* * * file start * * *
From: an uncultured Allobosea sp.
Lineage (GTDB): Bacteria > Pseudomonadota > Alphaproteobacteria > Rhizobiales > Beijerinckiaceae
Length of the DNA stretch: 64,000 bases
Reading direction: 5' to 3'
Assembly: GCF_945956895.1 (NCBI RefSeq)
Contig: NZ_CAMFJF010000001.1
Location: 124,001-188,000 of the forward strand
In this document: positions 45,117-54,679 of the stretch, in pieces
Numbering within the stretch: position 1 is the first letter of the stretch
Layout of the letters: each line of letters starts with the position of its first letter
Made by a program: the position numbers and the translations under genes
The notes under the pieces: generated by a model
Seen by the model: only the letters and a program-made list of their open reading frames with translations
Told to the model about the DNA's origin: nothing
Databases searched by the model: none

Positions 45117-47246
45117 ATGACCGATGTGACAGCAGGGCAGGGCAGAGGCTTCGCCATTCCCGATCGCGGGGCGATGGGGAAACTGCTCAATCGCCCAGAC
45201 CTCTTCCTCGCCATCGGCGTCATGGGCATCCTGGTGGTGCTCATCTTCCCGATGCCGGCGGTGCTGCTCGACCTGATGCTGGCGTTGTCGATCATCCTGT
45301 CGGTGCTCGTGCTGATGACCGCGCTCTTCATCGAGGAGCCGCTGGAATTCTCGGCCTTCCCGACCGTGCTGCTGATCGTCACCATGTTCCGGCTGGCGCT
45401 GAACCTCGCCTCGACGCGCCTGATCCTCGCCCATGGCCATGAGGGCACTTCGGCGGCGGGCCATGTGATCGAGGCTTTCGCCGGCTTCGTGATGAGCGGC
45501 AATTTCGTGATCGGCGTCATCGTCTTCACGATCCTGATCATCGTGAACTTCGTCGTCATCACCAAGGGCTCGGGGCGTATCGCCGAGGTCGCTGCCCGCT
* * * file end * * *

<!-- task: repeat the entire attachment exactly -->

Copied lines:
From: an uncultured Allobosea sp.
Lineage (GTDB): Bacteria > Pseudomonadota > Alphaproteobacteria > Rhizobiales > Beijerinckiaceae
Length of the DNA stretch: 64,000 bases
Reading direction: 5' to 3'
Assembly: GCF_945956895.1 (NCBI RefSeq)
Contig: NZ_CAMFJF010000001.1
Location: 124,001-188,000 of the forward strand
In this document: positions 45,117-54,679 of the stretch, in pieces
Numbering within the stretch: position 1 is the first letter of the stretch
Layout of the letters: each line of letters starts with the position of its first letter
Made by a program: the position numbers and the translations under genes
The notes under the pieces: generated by a model
Seen by the model: only the letters and a program-made list of their open reading frames with translations
Told to the model about the DNA's origin: nothing
Databases searched by the model: none

Positions 45117-47246
45117 ATGACCGATGTGACAGCAGGGCAGGGCAGAGGCTTCGCCATTCCCGATCGCGGGGCGATGGGGAAACTGCTCAATCGCCCAGAC
45201 CTCTTCCTCGCCATCGGCGTCATGGGCATCCTGGTGGTGCTCATCTTCCCGATGCCGGCGGTGCTGCTCGACCTGATGCTGGCGTTGTCGATCATCCTGT
45301 CGGTGCTCGTGCTGATGACCGCGCTCTTCATCGAGGAGCCGCTGGAATTCTCGGCCTTCCCGACCGTGCTGCTGATCGTCACCATGTTCCGGCTGGCGCT
45401 GAACCTCGCCTCGACGCGCCTGATCCTCGCCCATGGCCATGAGGGCACTTCGGCGGCGGGCCATGTGATCGAGGCTTTCGCCGGCTTCGTGATGAGCGGC
45501 AATTTCGTGATCGGCGTCATCGTCTTCACGATCCTGATCATCGTGAACTTCGTCGTCATCACCAAGGGCTCGGGGCGTATCGCCGAGGTCGCTGCCCGCT